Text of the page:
Financial Trauma:
The Hidden Cost of Money Problems

By Paul Bauer

Financial problems can have a devastating impact on our lives. They can lead to stress, anxiety, depression, and even physical health problems. In some cases, they can even lead to homelessness or suicide. But what many people don't realize is that financial problems can also have a lasting psychological impact. This is known as financial trauma.

Financial trauma is the emotional and psychological distress that results from financial hardship. It can be caused by a variety of factors, including job loss, medical bills, divorce, or natural disasters.

I used to think that I was immune to such events - until my wife passed away. With all the emotions I had to deal with, it taught me that there are many different ways that trauma (or PTSD) can occur.

I remember several key issues that took me longer to clear than I would've imagined. And because of my own challenge with finances after these traumas, I had to become an expert at discovering and clearing the issues that come up during traumatic times.

Financial trauma can manifest itself in a variety of ways. Some people may experience anxiety, depression, or anger. Others may have trouble sleeping or concentrating. They may also withdraw from social activities or have difficulty making decisions.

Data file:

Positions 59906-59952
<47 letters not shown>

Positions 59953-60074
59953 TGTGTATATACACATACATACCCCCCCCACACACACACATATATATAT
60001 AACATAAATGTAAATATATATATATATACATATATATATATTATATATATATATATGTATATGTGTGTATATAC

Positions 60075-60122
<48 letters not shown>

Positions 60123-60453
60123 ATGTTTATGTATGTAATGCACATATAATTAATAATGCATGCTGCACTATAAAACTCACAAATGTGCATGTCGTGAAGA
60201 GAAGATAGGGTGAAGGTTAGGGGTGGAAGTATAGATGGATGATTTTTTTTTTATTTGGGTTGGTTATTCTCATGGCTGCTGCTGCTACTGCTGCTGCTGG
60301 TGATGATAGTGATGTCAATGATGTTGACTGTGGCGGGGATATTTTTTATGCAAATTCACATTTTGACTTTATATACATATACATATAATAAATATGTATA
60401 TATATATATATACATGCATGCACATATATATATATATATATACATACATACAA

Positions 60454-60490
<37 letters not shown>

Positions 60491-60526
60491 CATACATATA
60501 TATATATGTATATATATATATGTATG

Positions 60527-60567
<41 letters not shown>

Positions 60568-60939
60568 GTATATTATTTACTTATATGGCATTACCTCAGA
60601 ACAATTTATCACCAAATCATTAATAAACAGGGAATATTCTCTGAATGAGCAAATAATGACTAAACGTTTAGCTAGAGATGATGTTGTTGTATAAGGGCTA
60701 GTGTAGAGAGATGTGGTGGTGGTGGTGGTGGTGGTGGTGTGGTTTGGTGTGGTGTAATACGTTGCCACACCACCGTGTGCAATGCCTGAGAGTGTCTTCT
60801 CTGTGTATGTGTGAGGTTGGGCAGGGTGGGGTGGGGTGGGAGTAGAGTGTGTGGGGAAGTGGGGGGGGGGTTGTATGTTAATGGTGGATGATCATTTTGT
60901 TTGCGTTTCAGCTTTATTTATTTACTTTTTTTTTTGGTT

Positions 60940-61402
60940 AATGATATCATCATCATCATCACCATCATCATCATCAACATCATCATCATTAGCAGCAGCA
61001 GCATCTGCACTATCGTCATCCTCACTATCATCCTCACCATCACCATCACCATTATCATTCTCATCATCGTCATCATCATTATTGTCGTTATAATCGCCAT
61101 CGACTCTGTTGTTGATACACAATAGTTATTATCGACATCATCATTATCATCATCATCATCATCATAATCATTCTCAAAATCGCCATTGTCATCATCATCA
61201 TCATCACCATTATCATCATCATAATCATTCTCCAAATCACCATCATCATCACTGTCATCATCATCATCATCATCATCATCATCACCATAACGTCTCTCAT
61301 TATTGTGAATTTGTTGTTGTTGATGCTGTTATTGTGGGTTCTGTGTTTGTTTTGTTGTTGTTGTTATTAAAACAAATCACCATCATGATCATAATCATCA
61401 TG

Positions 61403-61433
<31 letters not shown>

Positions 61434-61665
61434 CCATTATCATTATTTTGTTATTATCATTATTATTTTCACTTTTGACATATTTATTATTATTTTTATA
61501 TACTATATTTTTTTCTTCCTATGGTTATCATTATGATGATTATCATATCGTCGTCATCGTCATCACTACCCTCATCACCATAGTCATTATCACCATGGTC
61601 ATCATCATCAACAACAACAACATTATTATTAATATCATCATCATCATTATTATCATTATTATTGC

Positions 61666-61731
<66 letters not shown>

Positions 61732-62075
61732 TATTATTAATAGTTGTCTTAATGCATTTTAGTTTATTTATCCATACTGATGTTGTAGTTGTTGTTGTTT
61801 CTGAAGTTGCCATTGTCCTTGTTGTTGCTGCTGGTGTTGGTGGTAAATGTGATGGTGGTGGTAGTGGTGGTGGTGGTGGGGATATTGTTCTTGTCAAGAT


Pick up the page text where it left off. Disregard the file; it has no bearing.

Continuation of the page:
I used to think that PTSD only occurred to veterans of war. But in fact there are many events in our lives that can cause similar traumas. 

Symptoms may include flashbacks, nightmares, and severe anxiety, as well as uncontrollable thoughts about the event. If you're struggling with financial problems, it's important to seek help. There are a number of resources available to help you cope with the emotional and psychological impact of financial hardship.

If you're struggling with financial problems, don't hesitate to reach out for help. There is no shame in asking for assistance. With the right help, you can overcome your financial problems and start living a more fulfilling life.

Here are some tips for coping with financial trauma:

  • Talk to someone you trust about what you're going through. This could be a friend, family member, therapist, or financial counselor.

  • Allow yourself to feel your emotions. It's okay to be angry, sad, or scared. Don't try to bottle up your emotions.

  • Take care of yourself physically and mentally. Make sure you're getting enough sleep, eating healthy foods, and exercising regularly.

  • Set realistic goals for yourself. Don't try to do too much too soon. Start by making small changes that you can stick to.

Don't give up. It may take time, but you can overcome financial trauma and build a better financial future for yourself.

Paul Bauer

Related Articles
Your Financial Setpoint - What It Is and How to Raise It

Need help overcoming financial blocks?